New chief executive sees challenges ahead

The Gore District Council has officially started a new era.

Chief executive Deborah Lascelles was welcomed to the council last week with a mihi whakatau at the Gore District Library.

For the past two years, Ms Lascelles worked at the South Waikato District Council, initially as group manager community and corporate and then as executive manager strategy and transformation.

She is now the Gore council’s third chief executive in 35 years.

"Its been an awesome welcome. Amazing weather today. Nice and cold, but beautiful sunshine," she said.

Gore’s public facilities were one of the reasons she had been attracted to the town and the role.

Her initial priorities would be the completion of the 2024-25 annual plan and beginning work on the 2025-34 long-term plan.

"I think local government is in for some challenging times. Like all councils around the country, we’ve got some financial [and] sustainability issues. Rates affordability is a big one and also what we do with our waters infrastructure. So those are definitely going to be topics for consideration."

At present the council had a 21.4% rates increase proposed.

"Gore is not alone in terms of rates increases."

Other councils through New Zealand faced a similar challenge, she said.

Gore District Council chief executive Deborah Lascelles was welcomed to the council last week by...
Gore District Council chief executive Deborah Lascelles was welcomed to the council last week by Gore District Mayor Ben Bell and other attendees. PHOTO: BEN ANDREWS
"It’s just unfortunately part of the story at the moment for all councils." She had dealt with the challenge at South Waikato. "I bring that experience with me to Gore."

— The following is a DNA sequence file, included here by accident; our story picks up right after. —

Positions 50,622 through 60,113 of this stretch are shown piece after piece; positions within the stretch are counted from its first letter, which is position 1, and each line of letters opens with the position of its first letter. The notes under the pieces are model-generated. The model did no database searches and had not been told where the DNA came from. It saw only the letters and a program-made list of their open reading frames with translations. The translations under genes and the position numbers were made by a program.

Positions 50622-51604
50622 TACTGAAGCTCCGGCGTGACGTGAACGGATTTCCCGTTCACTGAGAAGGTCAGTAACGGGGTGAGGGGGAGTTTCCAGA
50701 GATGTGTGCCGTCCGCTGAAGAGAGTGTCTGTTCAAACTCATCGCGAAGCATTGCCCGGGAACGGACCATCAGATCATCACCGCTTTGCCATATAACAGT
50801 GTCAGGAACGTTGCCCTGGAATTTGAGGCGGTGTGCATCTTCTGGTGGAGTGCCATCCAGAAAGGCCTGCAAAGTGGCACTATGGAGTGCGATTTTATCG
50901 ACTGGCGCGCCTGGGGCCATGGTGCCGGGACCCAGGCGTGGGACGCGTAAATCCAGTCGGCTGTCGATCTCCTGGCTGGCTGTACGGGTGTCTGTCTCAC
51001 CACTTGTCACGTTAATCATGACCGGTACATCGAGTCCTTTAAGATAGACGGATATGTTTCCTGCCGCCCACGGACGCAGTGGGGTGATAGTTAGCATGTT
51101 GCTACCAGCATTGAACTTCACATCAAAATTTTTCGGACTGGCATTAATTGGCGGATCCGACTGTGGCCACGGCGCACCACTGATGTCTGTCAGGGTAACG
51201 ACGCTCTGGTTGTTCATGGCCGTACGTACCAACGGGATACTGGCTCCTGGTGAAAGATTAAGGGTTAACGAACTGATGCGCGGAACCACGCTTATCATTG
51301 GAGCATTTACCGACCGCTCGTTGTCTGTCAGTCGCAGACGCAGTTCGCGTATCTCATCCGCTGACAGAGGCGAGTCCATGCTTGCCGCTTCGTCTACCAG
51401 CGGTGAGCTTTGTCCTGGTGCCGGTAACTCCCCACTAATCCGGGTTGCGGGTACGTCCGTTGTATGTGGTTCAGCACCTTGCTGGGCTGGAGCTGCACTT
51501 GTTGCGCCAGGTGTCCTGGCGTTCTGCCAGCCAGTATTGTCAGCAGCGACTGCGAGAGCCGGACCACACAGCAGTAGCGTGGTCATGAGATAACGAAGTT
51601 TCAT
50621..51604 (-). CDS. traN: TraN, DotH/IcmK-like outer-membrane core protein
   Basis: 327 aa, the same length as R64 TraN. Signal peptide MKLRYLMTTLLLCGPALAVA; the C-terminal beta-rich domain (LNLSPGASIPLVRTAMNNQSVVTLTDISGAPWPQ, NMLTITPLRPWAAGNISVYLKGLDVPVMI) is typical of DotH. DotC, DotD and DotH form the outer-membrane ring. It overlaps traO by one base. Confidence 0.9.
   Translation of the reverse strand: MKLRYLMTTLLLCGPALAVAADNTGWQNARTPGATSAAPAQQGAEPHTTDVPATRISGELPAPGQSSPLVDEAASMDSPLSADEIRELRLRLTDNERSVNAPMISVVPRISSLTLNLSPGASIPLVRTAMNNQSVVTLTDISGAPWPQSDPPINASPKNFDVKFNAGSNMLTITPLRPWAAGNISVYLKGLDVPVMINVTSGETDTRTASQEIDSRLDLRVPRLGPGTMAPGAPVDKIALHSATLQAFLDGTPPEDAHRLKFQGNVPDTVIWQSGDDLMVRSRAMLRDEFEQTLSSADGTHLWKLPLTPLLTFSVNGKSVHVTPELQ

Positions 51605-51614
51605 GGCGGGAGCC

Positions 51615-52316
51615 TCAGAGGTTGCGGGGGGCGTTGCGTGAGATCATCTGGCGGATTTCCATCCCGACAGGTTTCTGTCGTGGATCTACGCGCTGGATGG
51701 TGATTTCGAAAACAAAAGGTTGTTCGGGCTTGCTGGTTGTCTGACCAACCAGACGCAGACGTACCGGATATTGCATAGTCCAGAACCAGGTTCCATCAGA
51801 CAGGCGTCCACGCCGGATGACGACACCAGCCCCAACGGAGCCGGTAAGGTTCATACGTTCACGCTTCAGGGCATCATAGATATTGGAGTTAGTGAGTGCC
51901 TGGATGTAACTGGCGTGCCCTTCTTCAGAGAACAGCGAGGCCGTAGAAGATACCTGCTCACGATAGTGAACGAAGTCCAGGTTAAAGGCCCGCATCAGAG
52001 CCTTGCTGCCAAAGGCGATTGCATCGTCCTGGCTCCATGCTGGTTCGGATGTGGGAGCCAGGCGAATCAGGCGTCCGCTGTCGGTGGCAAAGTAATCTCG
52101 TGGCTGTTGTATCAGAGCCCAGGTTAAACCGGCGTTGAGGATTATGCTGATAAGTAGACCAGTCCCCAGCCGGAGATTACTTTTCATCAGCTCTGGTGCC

Gore District Mayor Ben Bell said it felt like a long journey to get to this stage.

"With the challenges that local government is facing I think it’s time to unite as a council. I feel we’ve done a lot of work on ourselves as elected members and now it’s just repairing the bridge and starting a new fresh page with the management."

He agreed there would be a lot of work for the council to complete.

"I think a new, fresh perspective will really help that along its way."

The mihi whakatau was attended by council members, staff and representatives from the Hokonui Rūnanga.

South Waikato Mayor Gary Petley, South Waikato chief executive Susan Law, Raukawa iwi and cultural adviser Mahu Armstrong also attended.

Gore council communications and customer support general manager Sonia Gerken said the cost of their attendance came at no expense to the council.

Former chief executive Stephen Parry left the council on May 10.

He had been the chief executive for more than 20 years.